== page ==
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We Are Only Human

News Article
We all experience different kinds of crisis. When you’re in midst of one, healing requires a long and private journey that requires tremendous care, and lots of empathy.
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Photo collage, clockwise, left to right: Michael Phelps, Naomi Osaka, Brittney Spears, and Sha'Carri Richardson
Clockwise, left to right: Michael Phelps, Naomi Osaka, Brittney Spears, and Sha'Carri Richardson

It is not a secret that Civic Life hasn’t been “OK” this past year. In fact, the struggles we have dealt with as a bureau are the reason Interim Director Michael Montoya and Commissioner-in-Charge Jo Ann Hardesty prioritized a 12-month healing period for Civic Life employees.

What is deeply humanizing about our current state is that we all experience crisis at different points of our lives and our society is finally beginning to normalize talking about it. For example, our news cycle is openly discussing how judicial systems can intensify mental health while shuttering one’s human independence and livelihood, evidenced by Britney Spears’ struggle with a decade-long conservatorship.   

Even the most decorated Olympian of all time, Michael Phelps, shocked us when he shared that he dealt with significant mental health issues. And the former No.1 tennis player, and back-to-back grand slam tournament winner, Naomi Osaka penned an essay about mental health in which she asked the press to give her 'privacy and empathy’. 

Track and field sprinter Sha’Carri Richardson was recently disqualified from participating in the Olympics because she used cannabis to help her through a mental health crisis. Richardson explained that she used cannabis after finding out from a journalist that her mother had passed away. “I was just thinking it would be a normal interview,” said Richardson. “But to hear that information coming from a complete stranger, it was definitely triggering, it was definitely nerve-shocking.” Richardson said she used cannabis to deal with the emotional pain, explaining: “I know I can’t hide myself, so... in some type of way, I was trying to hide my pain.” Her Olympic disqualification has led to a national debate as to the validity of the punishment.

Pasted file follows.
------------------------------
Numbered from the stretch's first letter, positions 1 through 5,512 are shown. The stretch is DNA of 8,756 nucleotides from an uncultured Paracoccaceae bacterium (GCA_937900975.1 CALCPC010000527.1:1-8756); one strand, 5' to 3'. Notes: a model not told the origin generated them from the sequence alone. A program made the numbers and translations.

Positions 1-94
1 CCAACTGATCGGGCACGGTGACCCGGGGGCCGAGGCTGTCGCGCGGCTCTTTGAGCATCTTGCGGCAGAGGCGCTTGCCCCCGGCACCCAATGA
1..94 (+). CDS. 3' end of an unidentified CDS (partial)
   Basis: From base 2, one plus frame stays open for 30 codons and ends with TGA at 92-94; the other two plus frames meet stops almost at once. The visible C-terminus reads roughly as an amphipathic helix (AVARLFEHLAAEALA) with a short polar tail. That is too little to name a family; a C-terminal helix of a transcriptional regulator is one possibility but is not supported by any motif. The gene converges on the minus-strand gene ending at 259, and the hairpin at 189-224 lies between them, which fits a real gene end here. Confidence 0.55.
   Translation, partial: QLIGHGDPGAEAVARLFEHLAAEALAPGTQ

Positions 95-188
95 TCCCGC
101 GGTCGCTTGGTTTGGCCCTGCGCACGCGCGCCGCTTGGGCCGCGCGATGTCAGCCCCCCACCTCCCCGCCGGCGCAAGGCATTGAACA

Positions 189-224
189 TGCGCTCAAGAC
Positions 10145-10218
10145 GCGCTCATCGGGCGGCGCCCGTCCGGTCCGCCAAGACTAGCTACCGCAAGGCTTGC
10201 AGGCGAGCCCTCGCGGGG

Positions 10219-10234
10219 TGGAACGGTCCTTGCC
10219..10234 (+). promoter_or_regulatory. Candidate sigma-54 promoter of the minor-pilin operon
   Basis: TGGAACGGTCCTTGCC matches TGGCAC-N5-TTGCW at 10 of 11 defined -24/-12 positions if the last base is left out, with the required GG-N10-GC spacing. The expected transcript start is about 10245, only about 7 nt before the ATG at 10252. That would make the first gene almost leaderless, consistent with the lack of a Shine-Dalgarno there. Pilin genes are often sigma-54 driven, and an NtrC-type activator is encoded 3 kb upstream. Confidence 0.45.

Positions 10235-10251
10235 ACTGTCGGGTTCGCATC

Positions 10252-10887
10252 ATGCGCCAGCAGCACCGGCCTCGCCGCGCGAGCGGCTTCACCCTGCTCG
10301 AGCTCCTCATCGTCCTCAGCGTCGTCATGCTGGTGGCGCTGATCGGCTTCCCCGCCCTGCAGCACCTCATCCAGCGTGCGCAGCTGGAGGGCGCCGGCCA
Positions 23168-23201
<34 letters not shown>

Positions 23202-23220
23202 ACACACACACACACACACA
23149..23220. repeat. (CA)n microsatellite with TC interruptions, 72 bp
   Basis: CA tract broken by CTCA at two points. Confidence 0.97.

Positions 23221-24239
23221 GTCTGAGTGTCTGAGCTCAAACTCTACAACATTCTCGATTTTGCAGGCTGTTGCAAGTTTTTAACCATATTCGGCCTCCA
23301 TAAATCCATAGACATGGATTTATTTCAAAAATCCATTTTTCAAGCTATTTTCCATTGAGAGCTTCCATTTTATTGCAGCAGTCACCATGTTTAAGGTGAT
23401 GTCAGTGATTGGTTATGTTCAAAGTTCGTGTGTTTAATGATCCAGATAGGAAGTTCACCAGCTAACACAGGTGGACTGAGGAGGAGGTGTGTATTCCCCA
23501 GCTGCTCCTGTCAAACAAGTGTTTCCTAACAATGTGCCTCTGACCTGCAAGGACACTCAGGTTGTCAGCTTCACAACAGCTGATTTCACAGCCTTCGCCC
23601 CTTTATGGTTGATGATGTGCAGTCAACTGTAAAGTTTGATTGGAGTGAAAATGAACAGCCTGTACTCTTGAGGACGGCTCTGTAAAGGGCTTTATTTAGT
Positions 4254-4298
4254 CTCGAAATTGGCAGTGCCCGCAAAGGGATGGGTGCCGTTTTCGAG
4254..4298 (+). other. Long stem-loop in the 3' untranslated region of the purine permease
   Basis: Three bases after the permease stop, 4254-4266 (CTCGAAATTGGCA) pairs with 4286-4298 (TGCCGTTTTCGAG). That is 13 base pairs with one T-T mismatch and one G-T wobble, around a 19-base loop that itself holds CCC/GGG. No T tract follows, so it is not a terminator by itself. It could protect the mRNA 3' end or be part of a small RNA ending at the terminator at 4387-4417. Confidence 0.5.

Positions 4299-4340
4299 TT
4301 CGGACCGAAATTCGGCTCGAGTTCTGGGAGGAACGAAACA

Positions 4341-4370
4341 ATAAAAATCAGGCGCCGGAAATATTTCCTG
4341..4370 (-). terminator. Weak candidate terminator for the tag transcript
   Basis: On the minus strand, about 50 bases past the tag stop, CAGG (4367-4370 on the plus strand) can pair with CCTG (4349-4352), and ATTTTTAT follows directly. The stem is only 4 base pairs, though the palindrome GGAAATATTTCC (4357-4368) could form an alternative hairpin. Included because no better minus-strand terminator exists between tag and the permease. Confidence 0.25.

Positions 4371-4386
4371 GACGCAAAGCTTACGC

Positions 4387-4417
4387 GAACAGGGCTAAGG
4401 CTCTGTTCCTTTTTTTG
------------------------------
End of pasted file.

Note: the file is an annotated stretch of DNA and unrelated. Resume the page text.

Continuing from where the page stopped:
Civic Life’s Cannabis Program Supervisor, Dasheeda Dawson, was interviewed by the Washington Post’s The Lily on July 3, about Richardson’s disqualification. Dawson said that Richardson’s use of cannabis did not break any state law as cannabis use is legal in Oregon. She also pointed out how laws and regulations that influence policies such as the World Anti-Doping Agency’s are hypocritical because the U.S. government has taken out a patent on the medicinal use of cannabis.

“This ban is a direct result of a lack of cannabis competency and true understanding about the science of the plant, " Dawson told Civic Life. "Not only did Sha'Carri choose an effective medicine to deal with the unexpected grief of losing her mother, she also chose an effective medicine for the joint and muscle recovery necessary for an Olympic caliber athlete. As an Oregon cannabis regulator, I'm outraged by the injustice of an adult being punished for consumption in a legal state.”

We all experience different kinds of crisis. When you’re in midst of one, healing requires a long and private journey that requires tremendous care, and lots of empathy. In fact, so many people have felt vulnerable during the pandemic, that the term “languishing” has gained collective understanding and acceptance.

“We must normalize conversations about mental health and do the necessary educating to destigmatize mental health,” said Civic Life Mental Health Program Specialist Tyesha McCool Riley. “Our society historically looks at mental health as a form of weakness or a character flaw that we are embarrassed to talk about. Instead, our society, communities and workplaces need to prioritize mental health by creating safe spaces for healing, acceptance, empathy and dialogue—where true strength and resilience reside.”

We need to realize that maybe we’re not OK and need some help as we reemerge. We encourage you to seek help if you need it; visit this list of mental health and community care resources, or read up on this list of cultural specific resources. Be well, and #FreeBritney.